Regulation and the CISO – A Suggested Approach From the CISO Community
How should the CISO be regulated? What considerations should the government look at when regulating the CISO? Can regulation become an agile process? These and other questions are addressed in our new Team8 CISO Village report: Regulation and the CISO – A Suggested Approach From the CISO Community, written by Chris Inglis, Amit Ashkenazi, and myself, in response to the White House RFI on the subject of cyber security regulation harmonization.
The response is now available for download here.
The National Cybersecurity strategy calls for “fundamental shifts” in the allocation of “roles, responsibilities, and resources in cyberspace” while aiming for a greater share of the burden of mitigating risk by the private sector and increasing incentives for long-term investment in cybersecurity. We, as a community, support the government’s desire to improve the security of the industry and the safety of our customers and citizens. We believe that this strategy will help us all meet these objectives.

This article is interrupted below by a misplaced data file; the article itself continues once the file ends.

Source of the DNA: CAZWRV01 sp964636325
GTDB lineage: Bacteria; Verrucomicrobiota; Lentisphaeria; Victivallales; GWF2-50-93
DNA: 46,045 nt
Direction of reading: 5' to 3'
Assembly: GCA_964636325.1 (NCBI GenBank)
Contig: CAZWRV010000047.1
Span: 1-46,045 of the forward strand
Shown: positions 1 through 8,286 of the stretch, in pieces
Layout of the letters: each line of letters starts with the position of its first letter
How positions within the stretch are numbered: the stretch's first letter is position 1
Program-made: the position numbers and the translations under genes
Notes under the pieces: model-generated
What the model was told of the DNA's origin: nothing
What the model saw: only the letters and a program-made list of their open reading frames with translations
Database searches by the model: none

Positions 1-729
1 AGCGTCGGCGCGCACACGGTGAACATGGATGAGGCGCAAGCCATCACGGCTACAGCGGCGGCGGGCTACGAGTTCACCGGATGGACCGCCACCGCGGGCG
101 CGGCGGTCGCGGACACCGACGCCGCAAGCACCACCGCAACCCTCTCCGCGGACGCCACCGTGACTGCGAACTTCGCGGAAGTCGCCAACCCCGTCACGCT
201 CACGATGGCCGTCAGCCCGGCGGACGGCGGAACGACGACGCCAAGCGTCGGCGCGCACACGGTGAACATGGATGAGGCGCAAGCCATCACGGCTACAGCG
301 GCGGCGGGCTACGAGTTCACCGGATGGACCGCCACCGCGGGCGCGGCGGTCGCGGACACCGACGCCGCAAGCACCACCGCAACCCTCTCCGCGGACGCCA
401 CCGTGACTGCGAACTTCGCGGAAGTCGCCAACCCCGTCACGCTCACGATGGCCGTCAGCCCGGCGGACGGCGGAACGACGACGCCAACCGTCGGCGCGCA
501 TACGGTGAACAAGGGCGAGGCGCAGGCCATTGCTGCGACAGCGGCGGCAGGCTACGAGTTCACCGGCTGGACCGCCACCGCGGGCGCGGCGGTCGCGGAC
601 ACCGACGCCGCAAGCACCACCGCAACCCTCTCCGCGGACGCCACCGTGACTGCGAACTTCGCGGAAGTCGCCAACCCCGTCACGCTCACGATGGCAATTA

The importance of effective CISO engagement is even more crucial to reduce cybersecurity legal exposure in the age of AI. To enable organizations to harness the benefits of this developing new technology, CISOs, and regulators need to cooperate to ensure adequate, effective, and non-excessive risk management and mitigation.
Achieving these ambitious goals requires a change of regulatory mindset, one that recognizes the complex nature of the cybersecurity mission, spanning technical knowledge, economic incentives, and affecting organizational culture.
This new regulatory mindset can benefit from concepts of “agile regulation” to create a new regulatory ecosystem. A key element of this new regulatory ecosystem can be creating frameworks that engage the CISO community without creating excessive legal or regulatory exposure.